Architecture pattern mobile development Apples MVC

While the View and the Model are separated, Kristijan mentioned that a huge problem appeared with the View Controller. Suddenly, it becomes responsible for dispatching and cancelling the network requests and acts as a delegate and a data source. That’s why it ends up having thousands and thousands of lines of code, and it begins to be impossible to maintain. Due to the actually bad distribution, you can only test your Model while the View Controller is very hard to test. 


To lighten the controller, the architecture pattern MVP was introduced. It’s basically MVC, but here we have a Presenter. It doesn’t include the View Controllers life cycle or the UI part. Instead, we have a Passive View which takes care of UI updates and sends them to the Presenter. Presenter owns and sends updates to the Model, while the Model sends the update to the Presenter and then returns to the Passive View. The most important thing is that the View Controller is separated from UI, and it cares only for the logic of the actions. 

Architecture pattern mobile development Massive View Controller

But, there are some problems Kristijan also talked about. While we now have a superb testability option, now we have to write too much boilerplate code for it to be feasible. To put it in perspective, if we compare it to MVC, there is a double amount of code, and the logic is there, so we’re on the right track to have an ultimate architecture.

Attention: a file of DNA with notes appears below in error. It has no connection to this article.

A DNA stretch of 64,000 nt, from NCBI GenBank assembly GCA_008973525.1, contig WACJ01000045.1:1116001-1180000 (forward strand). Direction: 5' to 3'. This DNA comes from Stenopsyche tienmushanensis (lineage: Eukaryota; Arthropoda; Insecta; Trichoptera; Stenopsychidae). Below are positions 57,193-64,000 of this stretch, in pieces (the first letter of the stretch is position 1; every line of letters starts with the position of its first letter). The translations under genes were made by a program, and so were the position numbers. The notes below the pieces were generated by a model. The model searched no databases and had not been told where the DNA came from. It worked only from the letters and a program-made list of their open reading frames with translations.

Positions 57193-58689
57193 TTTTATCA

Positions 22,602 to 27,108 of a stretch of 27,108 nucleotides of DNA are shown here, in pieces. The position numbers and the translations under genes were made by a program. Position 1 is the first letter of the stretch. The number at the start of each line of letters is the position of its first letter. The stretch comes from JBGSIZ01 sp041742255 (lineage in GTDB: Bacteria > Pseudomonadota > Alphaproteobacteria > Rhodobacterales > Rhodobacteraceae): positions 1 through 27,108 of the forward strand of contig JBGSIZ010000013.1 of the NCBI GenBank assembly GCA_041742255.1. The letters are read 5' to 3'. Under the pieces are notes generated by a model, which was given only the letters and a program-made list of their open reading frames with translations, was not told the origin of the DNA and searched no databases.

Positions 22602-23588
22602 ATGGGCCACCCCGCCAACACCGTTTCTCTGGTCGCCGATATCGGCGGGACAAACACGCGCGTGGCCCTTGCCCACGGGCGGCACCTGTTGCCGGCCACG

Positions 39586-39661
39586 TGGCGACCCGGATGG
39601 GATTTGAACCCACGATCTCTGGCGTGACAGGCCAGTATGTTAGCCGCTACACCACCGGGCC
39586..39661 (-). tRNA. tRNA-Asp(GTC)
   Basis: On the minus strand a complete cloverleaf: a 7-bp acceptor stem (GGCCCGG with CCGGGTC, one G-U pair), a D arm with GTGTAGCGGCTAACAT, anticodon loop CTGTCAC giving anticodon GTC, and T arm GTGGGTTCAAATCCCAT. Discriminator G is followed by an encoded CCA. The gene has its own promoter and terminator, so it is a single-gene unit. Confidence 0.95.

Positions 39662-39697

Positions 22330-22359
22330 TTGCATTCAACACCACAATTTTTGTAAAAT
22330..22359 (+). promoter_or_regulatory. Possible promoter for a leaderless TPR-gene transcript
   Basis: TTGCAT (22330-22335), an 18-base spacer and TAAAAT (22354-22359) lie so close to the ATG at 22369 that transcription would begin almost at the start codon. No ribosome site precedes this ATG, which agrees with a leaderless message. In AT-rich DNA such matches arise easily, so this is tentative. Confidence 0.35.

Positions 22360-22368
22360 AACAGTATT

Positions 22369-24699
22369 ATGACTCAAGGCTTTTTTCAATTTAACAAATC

MVVM was proposed by John Gossman in 2005, and the primary purpose of this architecture pattern was to move the data from the View to the View Model. It treats the View Controller as the View, and there is no tight coupling between the View and the Model. 

Again, it is very similar to the MVP, but this time, we have bindings that connect objects.

Architecture pattern mobile development MVVM

So the View updates the Model through View Model, and the Model notifies the View Model about the changes. The bindings here automatically update the View when needed. There are no tight couplings between the View and the Model; the View is treated just like the View. There is not too much stake in it, like with the View Model. 

While View has more responsibility, they are bound only to View Model, while View Model knows nothing about the Model. Because of that, you can test the View easily since it’s separated from everything else. 

The most modular Architecture Pattern – VIPER

And then we have Viper, which Kristijan explained is more like a Lego and suitable for complex architecture with good separation. 

Viper consists of Interactor, Presenter, Entities, and Router. 

  • Interactor — keeps logic related to the data or the Entities and networking, and it creates new instances of the entities and fetches them, as well as 
  • Presenter — keeps the UI-related logic and invokes methods on the Interactor
  • Entities — plain data objects
  • Router — segues between the VIPER modules